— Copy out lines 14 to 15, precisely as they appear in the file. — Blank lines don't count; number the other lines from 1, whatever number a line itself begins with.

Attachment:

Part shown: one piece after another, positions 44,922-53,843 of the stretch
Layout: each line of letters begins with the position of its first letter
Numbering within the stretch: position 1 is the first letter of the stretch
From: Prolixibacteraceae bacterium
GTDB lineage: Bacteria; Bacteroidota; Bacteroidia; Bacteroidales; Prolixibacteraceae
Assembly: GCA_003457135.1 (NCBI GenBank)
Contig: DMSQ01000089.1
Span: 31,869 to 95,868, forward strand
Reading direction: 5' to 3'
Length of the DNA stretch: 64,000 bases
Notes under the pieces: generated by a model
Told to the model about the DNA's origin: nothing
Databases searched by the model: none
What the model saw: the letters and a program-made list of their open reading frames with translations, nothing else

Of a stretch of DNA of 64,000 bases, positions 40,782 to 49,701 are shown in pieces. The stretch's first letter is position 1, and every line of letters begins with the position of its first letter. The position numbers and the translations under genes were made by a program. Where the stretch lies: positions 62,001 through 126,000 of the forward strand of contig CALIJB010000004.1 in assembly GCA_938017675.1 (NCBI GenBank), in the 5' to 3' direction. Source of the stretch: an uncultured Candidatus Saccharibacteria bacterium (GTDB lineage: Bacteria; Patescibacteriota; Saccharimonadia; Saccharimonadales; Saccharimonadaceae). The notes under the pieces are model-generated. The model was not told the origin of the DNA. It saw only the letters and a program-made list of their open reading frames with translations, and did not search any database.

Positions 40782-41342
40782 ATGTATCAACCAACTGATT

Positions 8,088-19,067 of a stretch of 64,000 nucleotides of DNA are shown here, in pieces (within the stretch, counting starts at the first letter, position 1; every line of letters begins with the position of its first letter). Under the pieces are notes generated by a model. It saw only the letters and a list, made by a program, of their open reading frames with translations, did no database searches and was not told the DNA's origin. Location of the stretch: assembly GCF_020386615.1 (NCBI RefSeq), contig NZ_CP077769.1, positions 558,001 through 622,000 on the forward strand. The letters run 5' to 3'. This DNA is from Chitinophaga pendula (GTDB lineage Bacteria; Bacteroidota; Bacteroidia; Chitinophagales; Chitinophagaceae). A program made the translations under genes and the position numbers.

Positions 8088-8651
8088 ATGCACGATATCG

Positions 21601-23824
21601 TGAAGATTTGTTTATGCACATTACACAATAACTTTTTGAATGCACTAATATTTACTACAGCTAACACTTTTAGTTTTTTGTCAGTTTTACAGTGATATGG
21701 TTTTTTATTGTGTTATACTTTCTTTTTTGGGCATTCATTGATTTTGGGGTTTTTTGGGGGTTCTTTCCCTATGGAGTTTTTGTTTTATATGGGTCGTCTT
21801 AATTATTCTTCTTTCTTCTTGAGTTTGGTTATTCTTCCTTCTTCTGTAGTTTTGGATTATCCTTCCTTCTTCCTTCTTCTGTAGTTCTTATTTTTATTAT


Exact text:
What the model saw: the letters and a program-made list of their open reading frames with translations, nothing else

Of a stretch of DNA of 64,000 bases, positions 40,782 to 49,701 are shown in pieces. The stretch's first letter is position 1, and every line of letters begins with the position of its first letter. The position numbers and the translations under genes were made by a program. Where the stretch lies: positions 62,001 through 126,000 of the forward strand of contig CALIJB010000004.1 in assembly GCA_938017675.1 (NCBI GenBank), in the 5' to 3' direction. Source of the stretch: an uncultured Candidatus Saccharibacteria bacterium (GTDB lineage: Bacteria; Patescibacteriota; Saccharimonadia; Saccharimonadales; Saccharimonadaceae). The notes under the pieces are model-generated. The model was not told the origin of the DNA. It saw only the letters and a program-made list of their open reading frames with translations, and did not search any database.